Tony Curtis died yesterday. His career included roles in The Sweet Smell of Success, Spartacus, The Defiant Ones, and many others, but he’ll be best remembered as Joe (and Josephine) in Billy Wilder’s Some Like It Hot.
Some years ago, when I was an editor at The Paris Review and was visiting Los Angeles, I learned that Billy Wilder went to the same office every day from ten to twelve in the morning. For two year I’d been trying to get the filmmaker to agree to an interview for the Writers at Work Series, and he’d steadfastly refused. I finally decided simply to show up and introduce myself, to “door-step him,” as he had done, years before, as a young journalist in Vienna.
The office was a simple suite on the second floor of a low-rise office building. Mr. Wilder, a restless man, even at ninety then, taller than expected, blinked behind large black-framed glasses, and was not quite as surprised to see me as I’d expected. With wonderful Old World manners, he ushered me in, nodding as I gave my name. The mail had just arrived and with the air of a benevolent, even exuberant, dictator, he instructed me to pick it up and carry it over to his desk. He motioned to a leather chair beside it.
On the wall across from his desk, in gilt letters eight inches high was the question "HOW WOULD LUBITSCH DO IT?" A day bed, like an analyst's couch, was set against one wall. The opposite wall was decorated with personal photos, including a number of him with some of cinema's other great writer-directors--John Huston, Akira Kurosawa, and Federico Fellini.
When firmly settled in a large chair behind his desk, we chatted for a half hour while he sorted his mail. Finally, the mail sorted and opened, he peered over his glasses and said, "You wanted to ask me a question."
Thus began a series of four meetings over ten days, after which we composed and, with my boss George Plimpton, edited a text that became “The Art of Screenwriting.” The edited interview can read in Paris Review Interviews, Volume I, published by Picador. I include below one of the many out-takes from the published piece that were removed due to their concern with the craft of directing, and so outside purview of the magazine’s interviews series, the craft of writing. For Wilder, of course, those two were one and the same, or rather one melded into the other. (Plimpton would have none of this argument unfortunately, and so out these anecdotes went, removed from publication, until now.)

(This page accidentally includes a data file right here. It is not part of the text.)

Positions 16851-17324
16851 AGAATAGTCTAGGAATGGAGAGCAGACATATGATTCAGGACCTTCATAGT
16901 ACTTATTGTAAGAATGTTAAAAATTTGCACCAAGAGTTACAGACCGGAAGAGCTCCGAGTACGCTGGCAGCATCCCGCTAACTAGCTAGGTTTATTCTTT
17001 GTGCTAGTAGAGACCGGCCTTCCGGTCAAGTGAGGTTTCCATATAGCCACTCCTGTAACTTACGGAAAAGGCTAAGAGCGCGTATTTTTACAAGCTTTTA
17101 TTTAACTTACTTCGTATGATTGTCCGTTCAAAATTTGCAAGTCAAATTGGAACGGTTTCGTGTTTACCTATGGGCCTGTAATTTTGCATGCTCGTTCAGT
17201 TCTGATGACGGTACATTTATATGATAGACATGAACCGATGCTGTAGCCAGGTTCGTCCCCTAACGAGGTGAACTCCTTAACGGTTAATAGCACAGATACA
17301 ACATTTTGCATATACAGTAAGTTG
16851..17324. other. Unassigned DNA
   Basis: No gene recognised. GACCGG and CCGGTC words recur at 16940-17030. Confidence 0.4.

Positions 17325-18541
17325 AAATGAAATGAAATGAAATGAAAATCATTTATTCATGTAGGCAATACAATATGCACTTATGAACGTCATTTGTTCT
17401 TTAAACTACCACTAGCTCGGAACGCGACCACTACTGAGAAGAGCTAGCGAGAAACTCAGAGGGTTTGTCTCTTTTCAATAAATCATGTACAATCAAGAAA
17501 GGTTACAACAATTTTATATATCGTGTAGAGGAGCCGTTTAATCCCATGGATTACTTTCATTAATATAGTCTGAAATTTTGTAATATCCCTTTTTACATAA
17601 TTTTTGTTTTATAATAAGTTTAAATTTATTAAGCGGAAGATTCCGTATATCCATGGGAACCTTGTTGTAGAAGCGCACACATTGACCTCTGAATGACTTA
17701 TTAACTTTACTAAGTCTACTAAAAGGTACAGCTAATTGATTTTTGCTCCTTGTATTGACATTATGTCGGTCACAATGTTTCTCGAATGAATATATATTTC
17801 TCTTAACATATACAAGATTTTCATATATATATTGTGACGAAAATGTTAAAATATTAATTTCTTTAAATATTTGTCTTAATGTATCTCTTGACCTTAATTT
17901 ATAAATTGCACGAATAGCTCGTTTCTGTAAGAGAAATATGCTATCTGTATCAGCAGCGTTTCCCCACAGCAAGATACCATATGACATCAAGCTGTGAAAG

Sometime into our second meeting I asked Mr. Wilder what happens between the script and the filming of a script.
BILLY WILDER: You have to work with the actors to make sure the dialogue meshes, that there are no pauses. Or, if there is going to be a laugh you need to make a pause there for the audience response, some bit of action maybe.
When the Marx Brothers were about to shoot A Night at the Opera, Irving Thalberg of MGM did something very intelligent. He had some of the brothers take routines from the movie and play them between vaudeville acts to an audience. Somebody from the studio would be there to analyze the laughter and time everything: "This is good for seven seconds." "This is only good for four." "This falls flat. That we cut."
So, for instance, when we had the scene in Some Like it Hot where Tony Curtis after a night with Marilyn Monroe, using that Cary Grant accent on her, climbs into the window of his hotel room, where he finds lying in bed Mr. Lemmon, who had just danced the night away, the tango, everything, with Joe E. Brown.